'Naked and Afraid' star enjoying life back in NH
BELMONT — Viewers who turn on the Discovery's show "Naked and Afraid" reality show might think it's just a show about attractive naked people in the woods.
And Belmont's Laura Zerra, one of the show's stars, understands that. The road to television stardom was an odd one for the Massachusetts native who made Belmont her home four years ago.
"One thing led to another and I found myself naked with a stranger in a jungle," Zerra says with a chuckle.
But in reality, Zerra, 28, was a perfect fit for the show, which limits the nudity of its contestants with blurring technology.
A double biology major at Connecticut College in New Haven, Conn., she studied anthropology and focused her education on human interaction with land and climate on the most basic levels.
"I knew where I wanted to go with my life, with survival training, and in school I tried to think of it in an academic way," she said.
After graduating, she took her education to private survival schools around the country. She was chosen by the show's producers after interviews with her former colleagues at the schools, she said.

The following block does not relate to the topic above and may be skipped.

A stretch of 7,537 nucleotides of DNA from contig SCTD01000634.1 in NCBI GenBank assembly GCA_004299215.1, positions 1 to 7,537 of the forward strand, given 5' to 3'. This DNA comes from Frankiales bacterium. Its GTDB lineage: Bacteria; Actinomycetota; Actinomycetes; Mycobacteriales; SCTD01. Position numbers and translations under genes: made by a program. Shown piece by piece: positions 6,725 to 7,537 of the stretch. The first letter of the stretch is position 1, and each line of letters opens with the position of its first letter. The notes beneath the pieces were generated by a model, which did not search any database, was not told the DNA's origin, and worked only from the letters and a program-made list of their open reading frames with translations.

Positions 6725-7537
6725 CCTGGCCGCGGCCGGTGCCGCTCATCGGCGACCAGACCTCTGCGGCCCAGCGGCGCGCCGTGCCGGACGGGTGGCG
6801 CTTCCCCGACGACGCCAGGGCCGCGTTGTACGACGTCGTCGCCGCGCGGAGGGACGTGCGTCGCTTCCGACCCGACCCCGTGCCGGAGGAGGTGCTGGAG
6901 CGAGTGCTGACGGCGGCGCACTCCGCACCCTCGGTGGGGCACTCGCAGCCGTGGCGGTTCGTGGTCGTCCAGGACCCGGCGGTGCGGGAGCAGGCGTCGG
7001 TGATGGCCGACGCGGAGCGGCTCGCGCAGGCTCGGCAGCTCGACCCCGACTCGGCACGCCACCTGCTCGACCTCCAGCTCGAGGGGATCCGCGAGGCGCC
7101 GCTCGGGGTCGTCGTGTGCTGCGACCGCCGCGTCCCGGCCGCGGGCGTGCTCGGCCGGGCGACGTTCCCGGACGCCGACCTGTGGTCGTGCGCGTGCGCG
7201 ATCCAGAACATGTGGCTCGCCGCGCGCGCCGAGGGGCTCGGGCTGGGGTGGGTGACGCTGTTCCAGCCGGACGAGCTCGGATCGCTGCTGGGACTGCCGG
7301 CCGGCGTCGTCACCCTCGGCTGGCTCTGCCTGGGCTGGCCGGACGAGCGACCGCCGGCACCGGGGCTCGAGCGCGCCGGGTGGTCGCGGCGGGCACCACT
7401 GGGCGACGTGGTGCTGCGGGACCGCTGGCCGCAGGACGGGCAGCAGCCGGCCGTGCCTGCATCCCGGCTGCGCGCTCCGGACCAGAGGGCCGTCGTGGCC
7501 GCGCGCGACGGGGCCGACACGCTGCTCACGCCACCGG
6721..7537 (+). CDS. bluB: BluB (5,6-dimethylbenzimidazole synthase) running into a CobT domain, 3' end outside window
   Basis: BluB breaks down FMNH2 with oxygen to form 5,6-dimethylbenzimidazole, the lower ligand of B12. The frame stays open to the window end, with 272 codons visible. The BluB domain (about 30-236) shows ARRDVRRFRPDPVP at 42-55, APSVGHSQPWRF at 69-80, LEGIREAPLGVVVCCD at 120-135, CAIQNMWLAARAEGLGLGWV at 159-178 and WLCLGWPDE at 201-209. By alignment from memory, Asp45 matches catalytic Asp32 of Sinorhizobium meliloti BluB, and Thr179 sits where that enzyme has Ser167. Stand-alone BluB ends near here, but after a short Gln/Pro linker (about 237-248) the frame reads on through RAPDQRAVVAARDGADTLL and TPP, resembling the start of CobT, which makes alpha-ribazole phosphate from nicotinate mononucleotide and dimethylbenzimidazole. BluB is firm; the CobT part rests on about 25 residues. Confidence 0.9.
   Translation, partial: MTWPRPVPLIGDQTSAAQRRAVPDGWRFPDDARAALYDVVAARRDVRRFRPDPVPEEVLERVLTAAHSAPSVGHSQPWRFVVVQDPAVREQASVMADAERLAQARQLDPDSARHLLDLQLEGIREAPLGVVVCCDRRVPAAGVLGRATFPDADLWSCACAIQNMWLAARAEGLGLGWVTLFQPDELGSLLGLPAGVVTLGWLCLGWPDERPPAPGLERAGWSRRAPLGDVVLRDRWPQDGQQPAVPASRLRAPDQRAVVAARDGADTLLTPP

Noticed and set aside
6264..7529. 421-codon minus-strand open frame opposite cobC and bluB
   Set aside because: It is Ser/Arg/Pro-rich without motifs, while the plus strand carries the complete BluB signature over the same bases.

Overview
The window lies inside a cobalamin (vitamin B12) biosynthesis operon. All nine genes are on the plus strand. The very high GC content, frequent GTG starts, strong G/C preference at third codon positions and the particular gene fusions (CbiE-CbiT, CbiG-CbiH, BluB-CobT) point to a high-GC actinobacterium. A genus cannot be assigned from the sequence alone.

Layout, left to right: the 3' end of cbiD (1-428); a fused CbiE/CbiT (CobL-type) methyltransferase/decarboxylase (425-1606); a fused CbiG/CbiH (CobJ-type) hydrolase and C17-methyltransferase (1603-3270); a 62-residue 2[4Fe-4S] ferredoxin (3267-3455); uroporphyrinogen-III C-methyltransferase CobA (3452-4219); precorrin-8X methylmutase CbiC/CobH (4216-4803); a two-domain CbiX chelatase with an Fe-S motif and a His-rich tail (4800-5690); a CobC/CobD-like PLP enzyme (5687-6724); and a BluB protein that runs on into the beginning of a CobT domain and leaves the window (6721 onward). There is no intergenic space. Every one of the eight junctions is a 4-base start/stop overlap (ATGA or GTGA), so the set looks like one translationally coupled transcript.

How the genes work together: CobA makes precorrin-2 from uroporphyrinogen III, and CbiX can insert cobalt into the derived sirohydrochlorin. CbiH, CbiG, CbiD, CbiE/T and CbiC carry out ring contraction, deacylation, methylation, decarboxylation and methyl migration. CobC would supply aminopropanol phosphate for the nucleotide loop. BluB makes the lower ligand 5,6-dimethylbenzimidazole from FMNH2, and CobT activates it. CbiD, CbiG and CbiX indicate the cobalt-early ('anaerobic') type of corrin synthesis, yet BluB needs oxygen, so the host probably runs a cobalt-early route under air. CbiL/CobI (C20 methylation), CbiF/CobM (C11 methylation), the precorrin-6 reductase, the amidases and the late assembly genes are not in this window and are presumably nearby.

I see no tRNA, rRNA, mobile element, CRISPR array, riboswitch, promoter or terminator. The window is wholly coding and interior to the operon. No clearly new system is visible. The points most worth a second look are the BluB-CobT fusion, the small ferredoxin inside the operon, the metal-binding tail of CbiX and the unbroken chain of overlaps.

When they found her, she was doing what she is still doing, holding down several jobs. She is a taxidermist, a farrier of horses, and a butcher. She cuts meat on a part-time basis at the Baker River Deer Farm in Wentworth.
The show is a "survival of the fittest" contest; each week, a new pair of complete and total strangers — one man and one woman — find themselves stranded in some of the world's most extreme environments.
Each duo is left with no food, no water, and no clothes. They must survive on their own for a full 21 days, with nothing but one personal item each. The only prize is their pride and sense of accomplishment, according to the show's description.
Zerra was featured in an episode of the show's first season last summer, taped in February of 2013 in Panama, and she was recently on one of this season's shows after spending 21 days in the Amazon jungle.
She loves survival training, so the show has its fun side.
"It can be amazing, you're doing everything, even starting fires with two pieces of wood," she said.
But the bad times during the show are "horrible," Zerra said. In her survivalist studies, she is at least able to wear clothes.
"Not having clothes takes everything up another level," she said. "Clothes are your first line of shelter. And 21 days may not seem like much, but when you're doing the 21 days, it seems like forever."
"It's really hard, but I hope they ask me to do it again," she said.